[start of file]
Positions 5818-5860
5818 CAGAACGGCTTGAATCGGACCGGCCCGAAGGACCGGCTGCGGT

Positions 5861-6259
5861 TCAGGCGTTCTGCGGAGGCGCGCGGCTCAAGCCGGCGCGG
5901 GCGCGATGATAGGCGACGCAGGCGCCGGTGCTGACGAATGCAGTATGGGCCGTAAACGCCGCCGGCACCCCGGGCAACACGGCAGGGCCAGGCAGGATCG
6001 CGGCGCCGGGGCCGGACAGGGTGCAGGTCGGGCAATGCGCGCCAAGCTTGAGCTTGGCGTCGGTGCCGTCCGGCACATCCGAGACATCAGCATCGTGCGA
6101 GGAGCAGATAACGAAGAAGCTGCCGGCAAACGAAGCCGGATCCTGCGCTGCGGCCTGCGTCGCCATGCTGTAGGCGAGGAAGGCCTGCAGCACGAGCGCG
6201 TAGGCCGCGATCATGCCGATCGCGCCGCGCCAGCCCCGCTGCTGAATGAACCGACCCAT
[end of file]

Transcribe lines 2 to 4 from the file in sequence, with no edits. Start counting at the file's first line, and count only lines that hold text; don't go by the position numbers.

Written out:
5818 CAGAACGGCTTGAATCGGACCGGCCCGAAGGACCGGCTGCGGT

Positions 5861-6259
5861 TCAGGCGTTCTGCGGAGGCGCGCGGCTCAAGCCGGCGCGG